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"No, it means two processors (in one box)."

Which product is that??? Any specific weblink you've found? There's nothing that MiniDSP make with two processors in one box, to do what you're suggesting. Do you mean custom-build something myself - a DIY project with two miniSHARC processors in one box? It wouldn't be any help if I can't get the required OpenDRC 2x2 plug-ins to run on it, because it doesn't support that setup. In any case, I don't think building anything DIY is ever a simpler proposition than just buying a set of three nice matching ready-built OpenDRC boxes which work perfectly already. That's what I've gone for.
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Looks like OpenDRC has some new competition... 3 years 11 months ago #21914

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I am not miniDSP support.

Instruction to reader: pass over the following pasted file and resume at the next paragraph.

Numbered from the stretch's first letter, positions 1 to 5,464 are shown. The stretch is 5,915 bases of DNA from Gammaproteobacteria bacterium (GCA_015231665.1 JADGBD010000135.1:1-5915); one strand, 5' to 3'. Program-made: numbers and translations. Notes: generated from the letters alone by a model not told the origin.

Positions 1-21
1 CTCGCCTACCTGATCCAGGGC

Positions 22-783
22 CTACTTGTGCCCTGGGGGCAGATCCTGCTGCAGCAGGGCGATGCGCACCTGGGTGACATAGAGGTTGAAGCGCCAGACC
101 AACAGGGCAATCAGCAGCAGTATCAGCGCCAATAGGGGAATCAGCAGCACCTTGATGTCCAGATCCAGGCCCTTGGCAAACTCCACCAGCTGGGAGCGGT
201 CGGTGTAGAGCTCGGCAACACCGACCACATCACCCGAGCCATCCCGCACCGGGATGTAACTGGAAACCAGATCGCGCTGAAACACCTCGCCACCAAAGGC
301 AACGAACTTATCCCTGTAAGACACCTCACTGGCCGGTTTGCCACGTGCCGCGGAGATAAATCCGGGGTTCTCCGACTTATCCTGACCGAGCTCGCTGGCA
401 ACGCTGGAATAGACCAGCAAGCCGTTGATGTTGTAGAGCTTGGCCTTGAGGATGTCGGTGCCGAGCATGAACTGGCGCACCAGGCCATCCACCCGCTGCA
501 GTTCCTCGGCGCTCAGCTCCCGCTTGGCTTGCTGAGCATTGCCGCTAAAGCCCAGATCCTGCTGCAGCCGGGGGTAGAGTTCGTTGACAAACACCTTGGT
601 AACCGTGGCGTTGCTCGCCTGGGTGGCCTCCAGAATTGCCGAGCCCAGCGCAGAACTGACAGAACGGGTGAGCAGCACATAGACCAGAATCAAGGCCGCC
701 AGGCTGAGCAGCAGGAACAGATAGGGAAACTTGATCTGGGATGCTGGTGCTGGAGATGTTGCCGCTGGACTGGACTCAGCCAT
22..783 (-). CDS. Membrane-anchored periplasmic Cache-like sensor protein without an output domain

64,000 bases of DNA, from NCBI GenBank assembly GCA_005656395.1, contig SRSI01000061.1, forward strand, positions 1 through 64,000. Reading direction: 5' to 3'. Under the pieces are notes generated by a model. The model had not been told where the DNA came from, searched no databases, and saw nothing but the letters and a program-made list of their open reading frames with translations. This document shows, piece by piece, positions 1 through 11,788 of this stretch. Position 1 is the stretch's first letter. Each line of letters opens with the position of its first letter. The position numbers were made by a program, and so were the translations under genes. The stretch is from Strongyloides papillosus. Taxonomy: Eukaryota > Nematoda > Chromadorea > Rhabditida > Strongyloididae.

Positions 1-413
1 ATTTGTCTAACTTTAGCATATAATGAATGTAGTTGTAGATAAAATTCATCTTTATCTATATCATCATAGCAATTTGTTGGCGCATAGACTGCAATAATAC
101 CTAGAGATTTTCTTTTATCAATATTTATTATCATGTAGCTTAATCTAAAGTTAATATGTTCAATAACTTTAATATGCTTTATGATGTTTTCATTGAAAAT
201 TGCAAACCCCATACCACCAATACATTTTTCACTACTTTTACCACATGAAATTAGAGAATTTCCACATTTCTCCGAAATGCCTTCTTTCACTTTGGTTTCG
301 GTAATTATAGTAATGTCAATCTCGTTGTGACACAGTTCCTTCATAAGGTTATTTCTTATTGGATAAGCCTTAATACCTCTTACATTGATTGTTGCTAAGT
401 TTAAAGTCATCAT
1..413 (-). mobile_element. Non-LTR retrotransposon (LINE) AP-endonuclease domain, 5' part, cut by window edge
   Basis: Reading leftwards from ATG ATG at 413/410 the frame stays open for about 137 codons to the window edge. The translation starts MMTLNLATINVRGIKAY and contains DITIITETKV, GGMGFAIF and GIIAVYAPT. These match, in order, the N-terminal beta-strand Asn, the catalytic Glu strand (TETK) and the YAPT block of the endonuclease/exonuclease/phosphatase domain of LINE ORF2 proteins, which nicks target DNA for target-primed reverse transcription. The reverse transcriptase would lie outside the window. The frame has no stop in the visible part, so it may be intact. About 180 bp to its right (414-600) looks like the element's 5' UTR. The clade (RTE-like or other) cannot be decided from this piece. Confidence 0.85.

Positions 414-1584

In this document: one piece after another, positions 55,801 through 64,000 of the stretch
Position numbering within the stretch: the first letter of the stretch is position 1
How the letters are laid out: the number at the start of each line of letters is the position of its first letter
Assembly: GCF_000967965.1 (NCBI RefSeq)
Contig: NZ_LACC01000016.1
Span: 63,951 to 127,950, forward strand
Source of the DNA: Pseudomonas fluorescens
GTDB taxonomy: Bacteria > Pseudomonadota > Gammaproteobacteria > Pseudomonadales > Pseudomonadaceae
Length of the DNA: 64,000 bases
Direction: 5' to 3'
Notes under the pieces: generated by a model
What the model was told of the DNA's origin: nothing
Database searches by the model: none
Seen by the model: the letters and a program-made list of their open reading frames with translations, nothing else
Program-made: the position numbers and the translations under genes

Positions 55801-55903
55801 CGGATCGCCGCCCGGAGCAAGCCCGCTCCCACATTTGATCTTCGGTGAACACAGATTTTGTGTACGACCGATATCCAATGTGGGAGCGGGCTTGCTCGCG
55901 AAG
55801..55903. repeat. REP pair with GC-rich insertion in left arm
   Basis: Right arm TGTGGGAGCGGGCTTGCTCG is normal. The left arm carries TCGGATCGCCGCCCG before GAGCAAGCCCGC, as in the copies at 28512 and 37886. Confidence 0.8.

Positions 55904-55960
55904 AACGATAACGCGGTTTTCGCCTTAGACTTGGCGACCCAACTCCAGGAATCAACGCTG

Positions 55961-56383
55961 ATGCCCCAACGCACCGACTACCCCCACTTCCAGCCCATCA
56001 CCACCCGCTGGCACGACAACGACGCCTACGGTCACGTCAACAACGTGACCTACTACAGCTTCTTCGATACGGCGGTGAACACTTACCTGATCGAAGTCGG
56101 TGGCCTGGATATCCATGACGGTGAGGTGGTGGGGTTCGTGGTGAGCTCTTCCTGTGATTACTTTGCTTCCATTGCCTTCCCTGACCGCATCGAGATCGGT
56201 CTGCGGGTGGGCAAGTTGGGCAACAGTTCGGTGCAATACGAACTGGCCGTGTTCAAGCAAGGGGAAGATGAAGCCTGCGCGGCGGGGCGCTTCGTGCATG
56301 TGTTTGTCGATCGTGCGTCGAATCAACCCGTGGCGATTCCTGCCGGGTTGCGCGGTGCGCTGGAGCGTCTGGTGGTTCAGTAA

"You must ask the right questions." - Dr. Alfred Lanning's hologram.
-> Have you read the User Manual??
-> Have you drawn and posted a diagram?
-> Have you posted a screenshot?
-> Have you posted your config file?
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Looks like OpenDRC has some new competition... 3 years 11 months ago #21915

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Richard wrote:
There's nothing that MiniDSP make with two processors in one box

Right. I know that. But you keep talking about a one-box solution with more horsepower that you think miniDSP should build....
I am not miniDSP support.

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Looks like OpenDRC has some new competition... 3 years 11 months ago #21916

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Hmm, well yes that is a SHARC processor, but I can't just buy that and easily assemble a working multichannel FIR convolution engine with digital and analogue I/O myself. I can't compile any custom software and I can't manufacture any circuit boards. I know some clever people out there can do this stuff,and obviously companies like MiniDSP, but sadly not me. I said exactly this in final paragraph of my 3rd post here on this thread.